By Puloma Ghosh
Boston, MA — The Boston Sculptors Gallery’s current exhibit, “Ovid’s Girls: Boston/Berlin,” is striking at first glance in the variety of technique and form displayed by its artists. Each piece invokes Ovid’s “Metamorphoses” in its ability to take any material and transform it into a unique form that makes you almost forget its original structure. It also represents the journey of the artist’s soul and how it is transformed by every piece, and how every artist takes that same journey, whether in Berlin or Boston.
The exhibit is a collection of work by 12 women, half from Boston and half from Berlin. Several years ago, curator Anette Schwarz, who has spent many years traveling between Germany and the United States, stumbled upon the Boston Sculptors Gallery. “I was struck by the similarities between the sculpture I saw here and the sculpture I had seen in my time in Germany,” she said. As a result, she conceived this exhibit to showcase the overlapping and innovative ideas and brought together the artists that make up “Ovid’s Girls.”
Many of the pieces use everyday materials shaped into artwork, remodeling them beyond the forms we are accustomed to seeing. Anke Ellergerhard’s “Kitchenqueen international” are not, at first, recognizable beyond being colorful little sculptures. Upon closer examination, however, the contours and nozzles of everyday cleaning supplies begin to emerge. Each bottle of cleaning fluid is covered in a layer of silicone rosets, like icing on a cake. The delicate work changes the objects with a very simple but effective technique.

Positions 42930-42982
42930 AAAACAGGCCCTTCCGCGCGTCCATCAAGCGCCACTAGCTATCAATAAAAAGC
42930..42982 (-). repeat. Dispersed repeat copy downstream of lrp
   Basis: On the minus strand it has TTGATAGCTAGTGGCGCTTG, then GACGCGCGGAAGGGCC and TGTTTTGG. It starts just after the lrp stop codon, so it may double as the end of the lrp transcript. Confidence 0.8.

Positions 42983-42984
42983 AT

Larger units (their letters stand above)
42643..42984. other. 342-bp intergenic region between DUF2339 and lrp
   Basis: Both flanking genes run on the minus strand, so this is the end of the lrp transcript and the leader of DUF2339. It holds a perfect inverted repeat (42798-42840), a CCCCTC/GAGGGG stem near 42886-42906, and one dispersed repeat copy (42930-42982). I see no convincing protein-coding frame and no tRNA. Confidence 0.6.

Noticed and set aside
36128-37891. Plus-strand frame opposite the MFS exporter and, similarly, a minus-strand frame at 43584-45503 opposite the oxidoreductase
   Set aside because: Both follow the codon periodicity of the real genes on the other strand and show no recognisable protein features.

Michelle Lougee’s “Dinoflagellate” requires a double take to fully realize its material. What at first seems like a large, round basket, is actually comprised of woven plastic bags. Lougee was inspired by the harm plastic bags do to marine life. “I did a series of recognizable marine life, such as the octopus, and then began to work on microscopic creatures that take a more abstract shape,” she said.
The piece, which she estimates is made up of about 500 plastic bags, although appearing abstract at first glance, is actually a large-scale model of the microscopic dinoflagellate, as the title indicates. The large, deliberate shape created by this time-intensive process shows Lougee’s dedication to her craft and her cause.
Alexandra Deutsch’s “Raices Negras” also draws inspiration from nature. From the black textile head of the piece hangs long, pink tipped tendrils. While at first it gives the appearance of a tentacled creature of sorts, the way the tendrils hang until the drag on the ground soon give the appearance of leaves. “When I was in South America, in the villages there were trees and nature everywhere,” she reminisced. The sculpture, inspired by the hanging vines and deep roots of the foliage she had seen on her travels in South America, can also be used as a performance piece, with a dancer weaving through its vines.
The journey of each technique and material featured by the work at “Ovid’s Girls” brings the pieces together. The atmosphere is open and inquisitive, each artist having a unique story to tell about how she transformed her work.
(“Ovid’s Girls: Boston/Berlin” is on display through August 3 at the Boston Sculptors Gallery, 486 Harrison Ave, Boston. The gallery is open Wednesday through Sunday from noon to 6 p.m. It will also be open for this month’s First Friday on July 11 from 5-8 p.m. For more information, call (617) 482-7781. A smaller, coinciding exhibition, “Ovid’s Girls Micro: Boston/Berlin, is on view through July 26 at Gallery Kayafas, 450 Harrison Ave., Boston.)